Scholarships and grants can help, they are hard to get but if your serious about it they can make the impossible, possible. Take advantage or whatever programs you can. For example, If you happen to be a young Latina who’s interested in design, think of applying for a program where most applicants are males like product or transportation design. The school and whatever industries support them will jump at the chance to help you… Don’t be too proud this is going to be tough enough…
Make sure to check with the school you want to complete your training with to find out what their requirements are. They will help you if you ask…
One of the main benefits you can receive from attending a top end school is the name recognition of the school. Its hard to pinpoint exactly but there is definitely an effect on potential employers. Top schools also require you to compete for placement. Competition is good and if you approach it positively it will make you a better artist / designer / whatever…
Access to the latest technology and techniques is also a factor ” this is especially true for people working with heavy computer driven industries like 3D graphics or animation
Obviously the best schools should have the best instructors. Look for schools that use working professional as teachers. There is nothing wrong with dedicated teachers but the people actually doing the work in the market are the true experts.
And finally your peers. In my experience you will actually learn more from your classmates then most of your instructors. Not to mention you are building your network. Believe me when I tell you it matters who you know! In my experience the vast majority of the work I have done comes through people I know not necessarily classmates but some of them are in there too. Your network is a vital part of your artistic career…
Some examples of high end schools, this is by no means an exhaustive list but it should help to make a start
A note on financial realities. If you are like most people you are going to need to consider your budget and the cost of your education versus its benefit. I speak from experience here, I had no money and no support other then my GI bill which lasted me all of one term at school. I applied for and won a half scholarship and then increased it through a review process. Its the only way I could ever have gone to ACCD. I also was a completely naive about money and credit etc… I literally knew nothing as with my background it just wasn’t available.
I applied for credit cards ” they specifically target students or at least they did back in the 90s.” Don’t get me wrong I wasn’t living large I just used the money to pay for supplies and live, the problem comes later when its time to pay it back.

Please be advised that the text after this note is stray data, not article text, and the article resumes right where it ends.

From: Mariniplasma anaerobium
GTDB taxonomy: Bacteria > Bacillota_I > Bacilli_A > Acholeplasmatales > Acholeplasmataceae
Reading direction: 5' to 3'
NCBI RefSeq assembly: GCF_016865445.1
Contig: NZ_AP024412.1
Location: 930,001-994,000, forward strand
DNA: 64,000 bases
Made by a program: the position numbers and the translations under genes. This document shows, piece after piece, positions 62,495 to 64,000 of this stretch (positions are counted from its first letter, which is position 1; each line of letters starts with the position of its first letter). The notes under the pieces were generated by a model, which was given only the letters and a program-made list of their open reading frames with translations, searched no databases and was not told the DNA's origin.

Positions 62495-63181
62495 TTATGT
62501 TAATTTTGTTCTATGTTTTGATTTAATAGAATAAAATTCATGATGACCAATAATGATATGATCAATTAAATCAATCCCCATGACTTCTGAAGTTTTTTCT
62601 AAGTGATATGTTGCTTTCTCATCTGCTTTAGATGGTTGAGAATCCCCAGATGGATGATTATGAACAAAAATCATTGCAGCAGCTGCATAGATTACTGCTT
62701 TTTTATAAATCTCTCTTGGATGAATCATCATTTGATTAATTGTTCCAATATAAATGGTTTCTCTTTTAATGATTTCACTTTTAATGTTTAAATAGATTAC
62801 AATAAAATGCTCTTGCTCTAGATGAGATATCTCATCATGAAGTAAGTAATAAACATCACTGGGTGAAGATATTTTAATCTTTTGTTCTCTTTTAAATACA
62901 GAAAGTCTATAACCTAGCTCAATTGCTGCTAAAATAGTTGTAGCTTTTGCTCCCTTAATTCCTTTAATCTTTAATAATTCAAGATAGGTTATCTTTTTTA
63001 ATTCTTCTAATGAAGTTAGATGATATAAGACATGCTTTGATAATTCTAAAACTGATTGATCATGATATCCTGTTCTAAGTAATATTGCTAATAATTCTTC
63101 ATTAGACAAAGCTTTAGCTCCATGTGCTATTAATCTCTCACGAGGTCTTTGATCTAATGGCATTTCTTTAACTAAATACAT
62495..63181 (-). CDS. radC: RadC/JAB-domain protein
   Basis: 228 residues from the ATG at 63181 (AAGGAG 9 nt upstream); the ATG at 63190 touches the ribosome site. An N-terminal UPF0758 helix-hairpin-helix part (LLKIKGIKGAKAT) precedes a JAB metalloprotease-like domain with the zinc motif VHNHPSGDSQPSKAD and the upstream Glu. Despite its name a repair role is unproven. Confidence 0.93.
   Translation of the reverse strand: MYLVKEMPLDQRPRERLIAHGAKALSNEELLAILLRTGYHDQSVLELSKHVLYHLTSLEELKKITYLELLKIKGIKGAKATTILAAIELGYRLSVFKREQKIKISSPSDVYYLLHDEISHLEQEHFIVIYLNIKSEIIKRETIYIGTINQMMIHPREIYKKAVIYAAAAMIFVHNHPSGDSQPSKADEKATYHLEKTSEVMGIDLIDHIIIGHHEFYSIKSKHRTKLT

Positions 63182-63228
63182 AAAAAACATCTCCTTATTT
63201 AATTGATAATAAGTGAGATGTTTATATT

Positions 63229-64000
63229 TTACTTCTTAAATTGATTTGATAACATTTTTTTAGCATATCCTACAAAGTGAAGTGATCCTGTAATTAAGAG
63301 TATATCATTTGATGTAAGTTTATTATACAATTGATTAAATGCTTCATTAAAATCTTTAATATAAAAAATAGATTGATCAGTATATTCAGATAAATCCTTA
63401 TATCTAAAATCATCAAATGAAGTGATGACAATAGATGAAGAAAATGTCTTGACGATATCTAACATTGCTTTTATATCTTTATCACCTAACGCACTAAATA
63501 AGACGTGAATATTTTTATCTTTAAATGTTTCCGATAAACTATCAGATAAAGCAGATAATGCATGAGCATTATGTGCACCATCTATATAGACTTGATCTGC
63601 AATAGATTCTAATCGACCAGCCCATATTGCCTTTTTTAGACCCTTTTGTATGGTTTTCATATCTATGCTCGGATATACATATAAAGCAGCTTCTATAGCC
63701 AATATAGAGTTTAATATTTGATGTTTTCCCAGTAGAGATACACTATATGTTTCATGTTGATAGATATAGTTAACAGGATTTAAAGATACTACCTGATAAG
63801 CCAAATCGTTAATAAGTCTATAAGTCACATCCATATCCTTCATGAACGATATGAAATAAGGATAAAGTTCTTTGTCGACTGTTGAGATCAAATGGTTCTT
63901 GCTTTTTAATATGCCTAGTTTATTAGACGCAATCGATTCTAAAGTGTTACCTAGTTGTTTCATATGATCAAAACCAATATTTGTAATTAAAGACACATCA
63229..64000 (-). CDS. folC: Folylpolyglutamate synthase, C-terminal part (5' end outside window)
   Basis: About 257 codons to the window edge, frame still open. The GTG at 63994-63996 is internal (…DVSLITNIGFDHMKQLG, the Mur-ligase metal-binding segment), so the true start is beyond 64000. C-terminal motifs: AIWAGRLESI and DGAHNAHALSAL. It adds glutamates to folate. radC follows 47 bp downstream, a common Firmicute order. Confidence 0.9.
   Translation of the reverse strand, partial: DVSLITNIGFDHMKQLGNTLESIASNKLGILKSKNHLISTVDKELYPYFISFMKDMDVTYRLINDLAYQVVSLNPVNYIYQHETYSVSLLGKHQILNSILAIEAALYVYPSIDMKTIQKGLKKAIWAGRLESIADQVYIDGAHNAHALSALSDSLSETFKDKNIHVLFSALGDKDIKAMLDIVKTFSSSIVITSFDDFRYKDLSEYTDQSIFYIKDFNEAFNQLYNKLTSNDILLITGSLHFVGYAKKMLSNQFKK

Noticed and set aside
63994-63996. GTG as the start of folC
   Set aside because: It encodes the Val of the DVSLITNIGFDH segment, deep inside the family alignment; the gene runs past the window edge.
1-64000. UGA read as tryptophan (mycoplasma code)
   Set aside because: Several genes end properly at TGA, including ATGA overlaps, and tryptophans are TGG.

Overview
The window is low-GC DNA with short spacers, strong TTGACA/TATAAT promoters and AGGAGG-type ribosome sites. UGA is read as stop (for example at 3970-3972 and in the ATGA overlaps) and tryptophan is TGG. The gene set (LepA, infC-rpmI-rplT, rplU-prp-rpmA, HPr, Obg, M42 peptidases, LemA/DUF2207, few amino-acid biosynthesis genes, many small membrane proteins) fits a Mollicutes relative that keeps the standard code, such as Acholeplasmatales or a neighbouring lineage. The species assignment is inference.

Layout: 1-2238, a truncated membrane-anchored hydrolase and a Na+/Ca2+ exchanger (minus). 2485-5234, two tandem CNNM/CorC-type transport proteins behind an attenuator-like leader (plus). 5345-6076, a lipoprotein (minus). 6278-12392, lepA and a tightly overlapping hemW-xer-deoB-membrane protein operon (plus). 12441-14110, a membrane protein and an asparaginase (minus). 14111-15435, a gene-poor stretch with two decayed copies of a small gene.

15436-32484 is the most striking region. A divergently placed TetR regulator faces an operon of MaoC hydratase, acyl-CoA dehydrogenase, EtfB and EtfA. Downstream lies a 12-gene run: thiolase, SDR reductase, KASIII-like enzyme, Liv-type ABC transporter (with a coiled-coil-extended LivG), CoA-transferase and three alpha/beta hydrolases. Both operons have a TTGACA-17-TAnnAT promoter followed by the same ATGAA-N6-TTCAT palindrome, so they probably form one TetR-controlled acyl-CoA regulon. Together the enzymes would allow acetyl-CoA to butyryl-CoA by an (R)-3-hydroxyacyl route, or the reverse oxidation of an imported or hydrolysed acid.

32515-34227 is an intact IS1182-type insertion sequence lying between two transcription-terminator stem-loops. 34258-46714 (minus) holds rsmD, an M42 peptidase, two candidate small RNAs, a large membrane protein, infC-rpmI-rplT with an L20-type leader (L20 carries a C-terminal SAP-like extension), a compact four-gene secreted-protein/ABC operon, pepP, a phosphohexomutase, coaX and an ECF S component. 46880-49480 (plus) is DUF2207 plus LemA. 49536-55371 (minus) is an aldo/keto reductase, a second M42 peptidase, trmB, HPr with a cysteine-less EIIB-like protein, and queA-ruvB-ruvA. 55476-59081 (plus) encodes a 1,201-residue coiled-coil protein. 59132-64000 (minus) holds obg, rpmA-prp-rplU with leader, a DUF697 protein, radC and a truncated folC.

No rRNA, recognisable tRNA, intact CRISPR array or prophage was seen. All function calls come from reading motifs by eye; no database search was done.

A few things to consider
Your education may end up costing way more then you will realistically earn when it comes time to start paying that loan. A great teacher we had Andy Ogden told us this in our 2nd term. He said when he graduated in the 1980’s he owed $50,000 and got hired as a designer for Honda at a salary of $45,000. He then said ” we ” would graduate owing around $ 100,000 and if we were lucky get a job paying $ 45,000… That was in 1994…
Andy wasn’t wrong, his point was that if you are in this career for the money you’re in the wrong place. Keep in mind that over time you will earn more money as you progress but this is not like being a lawyer or a plastic surgeon. Theres a reason we have the term ” starving artist ”
do this because you love it and it will be a great life. Do it to get rich and you may be disappointed.
Credit and loans can be a great tool but you should treat them like the deadly objects they are. Only take out what you really need and be frugal. As an example use cheaper art supplies in the beginning. There is a difference between a Windsor Newton series 7 brush and a cheaper alternate but as a student you will not get the benefit. Save your money and buy the other supplies you will need 😛
I really do not mean to scare anyone off or depress you, I simply wish someone had taken the time to explain some of this to me when I was starting out.
” learn from the mistakes of others, you will not live long enough to make them all yourself ” Eleanor Roosevelt…
Frank Abagnale is an FBI agent that was also a successful con man. His life story became a feature film and a number of TV series.Here is a link to the youtube video
I suggest anyone should watch. Its entertaining and highly informative. Well worth an hour of your time. The first part is the mans personal life story which is pretty amazing the second part is most important how to make credit work for you…
Some final thoughts on how to get the most out of your training
That was a lot and there’s a ton more I could say but hopefully this is enough to help you start making some plans…
More to follow
Not too long ago an old friend :” she’s not old but I am getting there ” reached out to me for advice for her daughter that wants to be an artist. My first reaction was ” NOOOOOOOOOOOOO…… we cant stop here this is bat country!!!!!!!!!!!! ”